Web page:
Sinn Féin TD Peadar Tóibín resigned from the party for his opposition to abortion and says he will now seek to build a new party among the people who voted against the referendum on abortion.
Mr Toibin was suspended by the parliamentary party because of his opposition both to the referendum that abolished the eighth amendment to the Constitution and to the legislation currently being passed through the Oireachtas.
However, his announcement marks a complete break with the party after 21 years. Following is Offaly TD Carol Nolan, who has also left the party to oppose abortion.
While Fianna Fáil and Fine Gael exercise a conscientious vote on abortion, Sinn Féin insists his TDs observe the party party for the issue.
In a letter to party leader Aengus Ó Snodaigh on Thursday, Meath West TD said he resigned the party immediately "with a heavy heart."
He said he was excluded from the rights by speaking, the positions of the representative and had "censored significantly" in his media appearances.
He said that he had "tried to know how to make space with the party for people with different views on this subject", but they were always disappointed and missing.
It is with a heavy heart that I leave today from Sinn Féin. I have been a member of the party for 21 years. At that time, I made all my efforts to achieve Irish unity and economic justice. That clearly is no longer enough. I will now help build a new 32-county movement. pic.twitter.com/RqzimdR8Zp
– Peadar Toibin (@ Toibin1) November 15, 2018
Mr Tóibín, who was ratified for the first time by his party after his opposition to the bill on the protection of life during his pregnancy in 2013, complained that he had a "written agreement" with the party since 2012, "he said that the party would also include me marginalizing myself because of my views on the right to life, as much as I gave the party's opinion. "
He said: "This deal worked well for four years at no cost to the party. More than 18 months ago, this agreement was unilaterally conducted by the party."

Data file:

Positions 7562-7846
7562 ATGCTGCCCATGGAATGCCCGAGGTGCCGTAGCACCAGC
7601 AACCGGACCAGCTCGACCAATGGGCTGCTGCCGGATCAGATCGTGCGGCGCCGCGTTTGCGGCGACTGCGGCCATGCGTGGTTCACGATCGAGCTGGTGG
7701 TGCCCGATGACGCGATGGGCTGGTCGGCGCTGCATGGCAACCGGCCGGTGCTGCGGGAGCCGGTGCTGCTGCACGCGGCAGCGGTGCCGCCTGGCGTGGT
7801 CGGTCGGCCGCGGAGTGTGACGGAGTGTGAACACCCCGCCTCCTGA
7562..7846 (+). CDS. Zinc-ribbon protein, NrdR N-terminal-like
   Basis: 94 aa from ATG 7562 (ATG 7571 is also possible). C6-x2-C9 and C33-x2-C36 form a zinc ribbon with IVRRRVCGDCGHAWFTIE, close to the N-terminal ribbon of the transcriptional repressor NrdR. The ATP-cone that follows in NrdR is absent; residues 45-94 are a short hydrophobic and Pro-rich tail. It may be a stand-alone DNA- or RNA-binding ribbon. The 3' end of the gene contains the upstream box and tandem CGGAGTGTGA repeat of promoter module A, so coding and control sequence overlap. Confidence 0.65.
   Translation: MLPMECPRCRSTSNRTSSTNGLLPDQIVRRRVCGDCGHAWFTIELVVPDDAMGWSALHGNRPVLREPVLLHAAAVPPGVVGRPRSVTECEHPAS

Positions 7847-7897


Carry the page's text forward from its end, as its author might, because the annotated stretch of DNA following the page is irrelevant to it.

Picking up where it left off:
Mr Tóibin said he wrote to the party leadership two weeks ago "to know that there was a future for me and republicans like me to contribute to the development of the party in a fair and equitable manner." This email was never answered. This can be a response by itself, "he said.
Mr Toibin also warned the party that in order to achieve a united Ireland "the party must be flexible, inclusive and inclusive".
Speaking to reporters at Leinster House, Tóibín said he would try to talk with the likes of Sinn Féin and Fianna Fáil and outside the parties who shared his views on the establishment of a new national group.
He said that people "are looking for an alternative vehicle, so that 34 percent of the population [who voted to keep the eighth amendment] have a voice ".
He said that this part of the electorate "is pushed to the margins".
He said he would see "if we can fold these people into a tight political organization that truly represents these views and we will work hard for these goals of a united Ireland and economic justice for people."
Any new party will not seek to reverse the outcome of the referendum but will seek to reinforce the laws on abortions currently undergoing by the Oireachtas, he added.
In a statement, Sinn Féin leader, Mary Lou McDonald, said that "all the elected representatives of Sinn Féin are bound by the ard fheis judgments.
"People voted to abolish the eighth amendment, and it is the responsibility of all the Sinn Féin TDs to put the people's vote into force and to represent Sinn Féin's policy, unfortunately, Peadar could not do that," he said.
Sinn Féin's deputy leader, Michelle O'Neill, said Mr Tóibín's resignation from the party was "unfortunate but not very surprising."